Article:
U.S. Bancorp, which is frequently an early mover in payments technology, is upgrading its approach to business payments.
"We are trying to simplify what I would say has historically been a more complex environment that would take a large amount of IT resources for businesses," says Kurt Adams, president of U.S. Bank's Corporate Payments Systems. That group offers corporate, government, purchasing, fleet and aviation cards, as well as business-to-business payments. Health care payments also fall under the department's umbrella.
The bank's efforts include the July deployment of a payment application that allows clients to integrate enterprise resource planning software from SAP with the bank's payment origination service. SAP's Consolidated Payables Link for U.S. Bank is designed to process business payments faster and in more consistent manner for companies using different payment types.
"The client can consolidate a payables file for all payment types rather than have the need to develop disparate file formats," Adams says. "One of our biggest initiatives is to approach our corporate clients with less of a one-off product solution."
U.S. Bank did not disclose the uptake for the new SAP service. The SAP deployment is part of a larger project at U.S. Bank to streamline corporate and business-to-business payments, since many of the bank's clients use more than one of its payment types or channels.
"On one end the business has cash, ACH, checks and card, and they may also be moving from cards into a virtual solution. That is really the spectrum that we are bringing together, a connection of traditional treasury management products along with commercial payment products and new technology that allows businesses to transact any way their customer wants," Adams says.
U.S. Bank is the first bank to deploy SAP's downloadable consolidated payments application, which can be downloaded from the SAP service marketplace. "The client can configure that app to the version of SAP they are already running," Adams says.
The U.S. Bank SAP system executes transactions from the paying business. The payment file is sent directly from the SAP system to U.S. Bank for executionincluding ACH, wire, check and cardless payment accounts. U.S. Bank then separates the different payment types and processes them accordingly.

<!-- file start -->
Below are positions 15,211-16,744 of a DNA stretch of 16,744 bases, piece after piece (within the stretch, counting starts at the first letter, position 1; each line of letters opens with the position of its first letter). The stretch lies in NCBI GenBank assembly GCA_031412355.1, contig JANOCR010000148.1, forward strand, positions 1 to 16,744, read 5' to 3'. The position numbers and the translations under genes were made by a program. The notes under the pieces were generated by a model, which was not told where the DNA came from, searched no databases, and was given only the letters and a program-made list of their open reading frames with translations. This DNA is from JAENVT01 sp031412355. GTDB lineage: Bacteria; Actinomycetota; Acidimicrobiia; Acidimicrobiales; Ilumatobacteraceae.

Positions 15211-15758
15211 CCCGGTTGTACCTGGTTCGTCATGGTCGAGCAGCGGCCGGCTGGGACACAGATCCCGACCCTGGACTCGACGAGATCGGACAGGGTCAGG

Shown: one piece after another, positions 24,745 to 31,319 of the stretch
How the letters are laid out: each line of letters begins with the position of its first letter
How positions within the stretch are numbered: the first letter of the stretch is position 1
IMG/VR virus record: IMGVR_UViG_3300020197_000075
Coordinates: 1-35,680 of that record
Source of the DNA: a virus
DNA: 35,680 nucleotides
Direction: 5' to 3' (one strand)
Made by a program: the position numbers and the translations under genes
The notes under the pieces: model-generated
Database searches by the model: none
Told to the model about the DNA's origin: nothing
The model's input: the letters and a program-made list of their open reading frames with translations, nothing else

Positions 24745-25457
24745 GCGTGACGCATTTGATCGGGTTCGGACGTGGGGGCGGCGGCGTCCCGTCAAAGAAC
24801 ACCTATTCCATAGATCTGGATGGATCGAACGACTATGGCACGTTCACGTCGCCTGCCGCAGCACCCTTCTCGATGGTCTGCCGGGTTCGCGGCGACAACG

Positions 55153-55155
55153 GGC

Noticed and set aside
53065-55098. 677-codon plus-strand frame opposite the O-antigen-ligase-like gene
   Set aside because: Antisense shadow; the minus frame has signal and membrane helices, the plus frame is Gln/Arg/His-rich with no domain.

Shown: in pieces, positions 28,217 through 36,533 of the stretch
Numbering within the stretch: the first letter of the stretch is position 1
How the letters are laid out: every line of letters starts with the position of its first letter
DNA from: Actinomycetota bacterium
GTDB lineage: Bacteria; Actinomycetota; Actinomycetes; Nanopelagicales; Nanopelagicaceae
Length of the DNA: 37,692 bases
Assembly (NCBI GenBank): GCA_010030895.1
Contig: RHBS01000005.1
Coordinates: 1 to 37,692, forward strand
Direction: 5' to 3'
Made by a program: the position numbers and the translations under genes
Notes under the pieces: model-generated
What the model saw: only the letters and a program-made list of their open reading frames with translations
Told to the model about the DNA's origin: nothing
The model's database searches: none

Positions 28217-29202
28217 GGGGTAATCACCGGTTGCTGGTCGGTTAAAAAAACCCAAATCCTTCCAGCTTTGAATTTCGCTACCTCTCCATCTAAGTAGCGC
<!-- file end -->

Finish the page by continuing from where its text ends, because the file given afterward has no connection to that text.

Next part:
The bank then transmits payment information back to the business' SAP system, automatically updating positive pay services and reconciliation files. The reconciliation files are made available to the business, and that business' payment dashboard is automatically updated.
"We are making this easy to just simply map a payment capability to a system that the client has already installed," Adams says.
U.S. Bank has also launched a new electronic "precise pay" option that allows suppliers to authorize the exact amount of intended payments. If the supplier's authorization matches a payment, the transaction is processed, with an auto-reconciliation for payments that don't match the buyer's payment instruction.
"The buyer gains much more control over the payables process than they would have the manual reconciliation," Adams says. "We're trying to put more capabilities into the hands of the buyer."
Other companies are also bringing automation to corporate payments, where market-wide uptake of technology has traditionally trailed consumer payments. Bill.com, which offers a "command" center dashboard that tracks payments due and incoming for businessesand plugs its business payments technology into its bank clients' small business softwarerecently introduced a new security checkpoint system. And Citigroup recently added Turkey and other nearby countries to its corporate payment platform.